Pricing Strategy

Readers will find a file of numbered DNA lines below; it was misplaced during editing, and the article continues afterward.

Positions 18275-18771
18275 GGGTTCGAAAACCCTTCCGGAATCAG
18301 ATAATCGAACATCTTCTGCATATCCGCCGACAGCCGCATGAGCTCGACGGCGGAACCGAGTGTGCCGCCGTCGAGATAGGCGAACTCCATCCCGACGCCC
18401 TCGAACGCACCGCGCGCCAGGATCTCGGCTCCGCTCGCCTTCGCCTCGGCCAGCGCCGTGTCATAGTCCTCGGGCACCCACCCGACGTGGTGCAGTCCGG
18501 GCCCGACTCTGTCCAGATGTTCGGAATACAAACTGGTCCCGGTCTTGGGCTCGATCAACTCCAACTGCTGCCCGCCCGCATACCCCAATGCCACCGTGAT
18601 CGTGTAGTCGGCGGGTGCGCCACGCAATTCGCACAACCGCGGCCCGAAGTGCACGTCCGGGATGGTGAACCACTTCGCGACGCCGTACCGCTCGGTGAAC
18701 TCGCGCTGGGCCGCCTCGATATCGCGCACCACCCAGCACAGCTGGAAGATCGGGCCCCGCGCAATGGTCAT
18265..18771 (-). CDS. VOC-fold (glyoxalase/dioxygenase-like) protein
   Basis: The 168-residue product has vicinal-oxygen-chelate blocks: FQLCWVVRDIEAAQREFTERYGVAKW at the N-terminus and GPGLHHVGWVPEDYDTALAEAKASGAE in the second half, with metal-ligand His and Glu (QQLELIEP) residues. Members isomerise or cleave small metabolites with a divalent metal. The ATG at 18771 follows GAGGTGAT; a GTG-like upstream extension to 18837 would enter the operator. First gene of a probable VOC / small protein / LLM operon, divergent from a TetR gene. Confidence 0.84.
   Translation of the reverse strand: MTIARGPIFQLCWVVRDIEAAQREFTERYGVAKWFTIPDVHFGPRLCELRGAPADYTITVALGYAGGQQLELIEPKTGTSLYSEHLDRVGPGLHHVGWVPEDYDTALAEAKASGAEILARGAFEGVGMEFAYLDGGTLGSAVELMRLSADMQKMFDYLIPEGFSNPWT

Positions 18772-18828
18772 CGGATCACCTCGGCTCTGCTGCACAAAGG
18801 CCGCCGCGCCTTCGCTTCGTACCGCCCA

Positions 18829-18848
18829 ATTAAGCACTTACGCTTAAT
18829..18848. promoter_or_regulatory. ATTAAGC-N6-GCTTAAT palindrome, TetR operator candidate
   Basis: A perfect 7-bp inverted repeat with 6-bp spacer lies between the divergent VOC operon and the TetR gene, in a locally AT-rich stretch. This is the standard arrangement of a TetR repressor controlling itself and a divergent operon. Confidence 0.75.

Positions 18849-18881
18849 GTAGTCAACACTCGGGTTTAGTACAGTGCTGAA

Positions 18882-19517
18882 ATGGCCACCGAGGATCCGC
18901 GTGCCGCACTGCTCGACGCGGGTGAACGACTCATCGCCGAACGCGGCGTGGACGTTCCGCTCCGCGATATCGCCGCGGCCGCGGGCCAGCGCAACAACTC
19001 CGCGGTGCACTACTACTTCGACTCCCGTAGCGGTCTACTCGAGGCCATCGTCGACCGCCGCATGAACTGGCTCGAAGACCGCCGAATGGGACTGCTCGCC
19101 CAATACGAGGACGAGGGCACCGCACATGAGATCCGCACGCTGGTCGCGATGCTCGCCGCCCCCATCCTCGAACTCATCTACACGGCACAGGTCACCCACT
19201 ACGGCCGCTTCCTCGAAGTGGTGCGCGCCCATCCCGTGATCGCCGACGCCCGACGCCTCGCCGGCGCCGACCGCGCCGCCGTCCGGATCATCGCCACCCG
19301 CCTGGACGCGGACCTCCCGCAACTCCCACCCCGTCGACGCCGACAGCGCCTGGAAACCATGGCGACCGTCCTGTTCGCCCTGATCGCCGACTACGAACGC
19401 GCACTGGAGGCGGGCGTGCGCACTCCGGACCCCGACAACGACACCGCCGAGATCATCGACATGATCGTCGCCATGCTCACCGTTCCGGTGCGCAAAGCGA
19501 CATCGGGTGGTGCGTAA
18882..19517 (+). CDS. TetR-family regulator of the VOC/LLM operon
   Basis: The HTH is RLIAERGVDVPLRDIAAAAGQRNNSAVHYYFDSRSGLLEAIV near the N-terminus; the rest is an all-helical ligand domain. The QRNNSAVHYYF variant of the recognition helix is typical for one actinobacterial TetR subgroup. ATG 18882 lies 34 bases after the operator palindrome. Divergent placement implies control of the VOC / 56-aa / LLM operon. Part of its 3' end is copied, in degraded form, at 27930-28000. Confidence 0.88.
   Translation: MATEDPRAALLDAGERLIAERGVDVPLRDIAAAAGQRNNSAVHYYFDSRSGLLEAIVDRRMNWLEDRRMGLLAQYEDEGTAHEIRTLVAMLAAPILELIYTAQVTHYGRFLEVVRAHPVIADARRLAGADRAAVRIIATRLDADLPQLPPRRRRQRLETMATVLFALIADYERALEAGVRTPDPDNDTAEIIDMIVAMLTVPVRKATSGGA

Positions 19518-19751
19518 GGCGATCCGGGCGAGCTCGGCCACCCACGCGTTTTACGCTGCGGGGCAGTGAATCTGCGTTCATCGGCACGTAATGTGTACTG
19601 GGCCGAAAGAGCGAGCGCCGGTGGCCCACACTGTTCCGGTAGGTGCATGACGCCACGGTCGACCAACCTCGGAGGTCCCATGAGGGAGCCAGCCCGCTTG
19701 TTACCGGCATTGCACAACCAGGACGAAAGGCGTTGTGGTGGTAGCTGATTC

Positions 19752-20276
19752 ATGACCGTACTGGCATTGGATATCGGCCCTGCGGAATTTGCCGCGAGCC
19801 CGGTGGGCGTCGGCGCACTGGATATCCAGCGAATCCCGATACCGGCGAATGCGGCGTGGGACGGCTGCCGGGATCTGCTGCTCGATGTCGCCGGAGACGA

Pricing Strategy - Price Price Amount of money paid for...